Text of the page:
Energy system integration and hydrogen strategies adopted to help power climate-neutral Europe
To become climate-neutral by 2050, Europe needs to transform its energy system, which accounts for 75% of the European Union's (EU) greenhouse gas emissions.
The newly-adopted EU strategies for energy system integration and hydrogen aim to pave the way towards a more efficient and interconnected energy sector, driven by the twin goals of a cleaner planet and a stronger economy.
The two strategies present a new clean energy investment agenda, in line with the European Commission's Next Generation EU recovery package and the European Green Deal. The planned investments also seek to stimulate economic recovery after the coronavirus crisis byt creating jobs and boosting European competitiveness in strategic industries.
Energy System Integration
The EU Strategy for Energy System Integration will provide the framework for the green energy transition.
Energy system integration means that the system is planned and operated as a whole, linking different energy carriers, infrastructures, and consumption sectors to increase efficiency and nd reduce costs for all.
For example, the electricity that fuels Europe's cars could come from solar panels on the continents roofs, while buildings are kept warm with heat from a nearby factory, and the factory is fuelled by clean hydrogen produced from off-shore wind energy.
The strategy sets out 38 actions to create a more integrated energy system. These include the revision of existing legislation, financial support, research and deployment of new technologies and digital tools, guidance to Member States on fiscal measures and phasing out of fossil fuel subsidies, market governance reform and infrastructure planning, and improved information to consumers.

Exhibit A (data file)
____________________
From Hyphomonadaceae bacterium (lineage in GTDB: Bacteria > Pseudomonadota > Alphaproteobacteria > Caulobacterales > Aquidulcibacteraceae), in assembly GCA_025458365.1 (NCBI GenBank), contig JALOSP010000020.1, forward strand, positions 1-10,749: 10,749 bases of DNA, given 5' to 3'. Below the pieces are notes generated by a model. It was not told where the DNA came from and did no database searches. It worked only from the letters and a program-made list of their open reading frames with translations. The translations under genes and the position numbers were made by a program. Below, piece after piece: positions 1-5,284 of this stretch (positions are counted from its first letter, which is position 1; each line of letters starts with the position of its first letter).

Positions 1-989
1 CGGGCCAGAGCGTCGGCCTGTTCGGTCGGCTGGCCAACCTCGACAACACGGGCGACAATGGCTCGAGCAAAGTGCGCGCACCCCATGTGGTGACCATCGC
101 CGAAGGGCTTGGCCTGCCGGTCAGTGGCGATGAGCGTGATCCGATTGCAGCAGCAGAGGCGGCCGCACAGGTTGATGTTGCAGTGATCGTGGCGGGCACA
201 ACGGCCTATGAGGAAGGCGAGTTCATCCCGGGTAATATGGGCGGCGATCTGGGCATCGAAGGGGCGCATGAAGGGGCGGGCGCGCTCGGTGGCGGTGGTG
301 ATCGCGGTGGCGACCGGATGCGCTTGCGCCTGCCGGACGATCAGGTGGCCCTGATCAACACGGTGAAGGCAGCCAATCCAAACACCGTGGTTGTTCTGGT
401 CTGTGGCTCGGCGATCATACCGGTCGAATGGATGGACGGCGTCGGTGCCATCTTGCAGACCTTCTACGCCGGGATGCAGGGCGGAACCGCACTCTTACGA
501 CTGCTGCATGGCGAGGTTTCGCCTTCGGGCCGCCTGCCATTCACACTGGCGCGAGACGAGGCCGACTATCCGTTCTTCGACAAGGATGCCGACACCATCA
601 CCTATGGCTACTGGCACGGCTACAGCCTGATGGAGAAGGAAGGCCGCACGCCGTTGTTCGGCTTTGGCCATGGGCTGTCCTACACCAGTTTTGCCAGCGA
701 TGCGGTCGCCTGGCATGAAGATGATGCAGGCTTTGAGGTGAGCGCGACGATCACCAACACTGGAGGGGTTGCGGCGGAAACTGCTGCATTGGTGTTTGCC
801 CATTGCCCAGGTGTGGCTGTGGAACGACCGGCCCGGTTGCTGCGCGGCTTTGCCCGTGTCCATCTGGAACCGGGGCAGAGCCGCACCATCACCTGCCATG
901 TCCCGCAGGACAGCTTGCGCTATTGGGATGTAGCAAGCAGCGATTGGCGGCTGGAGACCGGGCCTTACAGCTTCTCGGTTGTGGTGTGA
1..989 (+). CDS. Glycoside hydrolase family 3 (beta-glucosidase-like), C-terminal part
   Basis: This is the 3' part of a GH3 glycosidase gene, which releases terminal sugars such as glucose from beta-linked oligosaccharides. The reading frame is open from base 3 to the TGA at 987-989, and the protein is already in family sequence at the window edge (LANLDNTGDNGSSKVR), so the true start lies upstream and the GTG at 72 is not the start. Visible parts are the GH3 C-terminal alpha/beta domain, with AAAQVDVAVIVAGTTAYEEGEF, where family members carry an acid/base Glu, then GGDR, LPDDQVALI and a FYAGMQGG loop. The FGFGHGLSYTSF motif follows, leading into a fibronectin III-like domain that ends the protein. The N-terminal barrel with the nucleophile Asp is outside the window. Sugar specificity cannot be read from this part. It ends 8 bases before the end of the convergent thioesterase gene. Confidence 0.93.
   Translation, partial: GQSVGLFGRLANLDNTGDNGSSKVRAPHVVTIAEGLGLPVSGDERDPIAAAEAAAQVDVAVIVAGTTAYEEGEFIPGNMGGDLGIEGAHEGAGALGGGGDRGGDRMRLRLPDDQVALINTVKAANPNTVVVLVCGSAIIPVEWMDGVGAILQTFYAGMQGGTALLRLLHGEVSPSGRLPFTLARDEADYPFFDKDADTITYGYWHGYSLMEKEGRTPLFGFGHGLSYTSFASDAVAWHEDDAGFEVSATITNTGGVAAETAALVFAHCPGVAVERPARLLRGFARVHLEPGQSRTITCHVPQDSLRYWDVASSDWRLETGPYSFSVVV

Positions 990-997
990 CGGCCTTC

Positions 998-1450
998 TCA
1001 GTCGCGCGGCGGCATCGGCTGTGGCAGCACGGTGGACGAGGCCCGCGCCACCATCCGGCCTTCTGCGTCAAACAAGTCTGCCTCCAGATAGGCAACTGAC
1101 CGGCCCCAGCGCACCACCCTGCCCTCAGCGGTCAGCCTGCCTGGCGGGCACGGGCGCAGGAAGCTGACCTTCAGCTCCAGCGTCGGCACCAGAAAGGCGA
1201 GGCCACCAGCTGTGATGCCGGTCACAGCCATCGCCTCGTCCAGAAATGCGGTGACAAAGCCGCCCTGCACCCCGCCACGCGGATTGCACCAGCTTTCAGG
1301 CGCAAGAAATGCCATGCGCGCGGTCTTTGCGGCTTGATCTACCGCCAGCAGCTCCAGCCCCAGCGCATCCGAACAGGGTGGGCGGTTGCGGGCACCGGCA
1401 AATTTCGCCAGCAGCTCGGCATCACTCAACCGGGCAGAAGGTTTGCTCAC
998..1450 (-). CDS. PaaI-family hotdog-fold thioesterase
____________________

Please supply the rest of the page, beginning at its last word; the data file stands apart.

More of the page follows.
In an integrated energy system, hydrogen can support the decarbonisation of industry, transport, power generation and buildings across Europe. The EU Hydrogen Strategy addresses how to transform this potential into reality, through investments, regulation, market creation and research and innovation.
The priority is to develop renewable hydrogen, produced using mainly wind and solar energy. However, in the short and medium term other forms of low-carbon hydrogen are needed to rapidly reduce emissions and support the development of a viable market.
To help deliver on this Strategy, the Commission is also launching the European Clean Hydrogen Alliance with industry leaders, civil society, national and regional ministers and the European Investment Bank. The Alliance will build up an investment pipeline for scaled-up production and will support demand for clean hydrogen in the EU.
To target support at the cleanest available technologies, the Commission will work to introduce common standards, terminology and certification, based on life-cycle carbon emissions, anchored in existing climate and energy legislation, and in line with the EU taxonomy for sustainable investments.
Executive Vice-President for the Green Deal, Frans Timmermans, said: “These strategies will bolster the European Green Deal and the green recovery, and put us firmly on the path of decarbonising our economy by 2050. The new hydrogen economy can be a growth engine to help overcome the economic damage caused by COVID-19. In developing and deploying a clean hydrogen value chain, Europe will become a global frontrunner and retain its leadership in clean tech.”
Commissioner for Energy Kadri Simson, said: “With 75% of the EU's greenhouse gas emissions coming from energy, we need a paradigm shift to reach our 2030 and 2050 targets. The EU's energy system has to become better integrated, more flexible and able to accommodate the cleanest and most cost-effective solutions. Hydrogen will play a key role in this, as falling renewable energy prices and continuous innovation make it a viable solution for a climate-neutral economy.”
Commissioner for Internal Market, Thierry Breton, said: “The European Clean Hydrogen Alliance will channel investments into hydrogen production. It will develop a pipeline of concrete projects to support the decarbonisation efforts of European energy intensive industries such as steel and chemicals. The Alliance is strategically important for our Green Deal ambitions and the resilience of our industry.”
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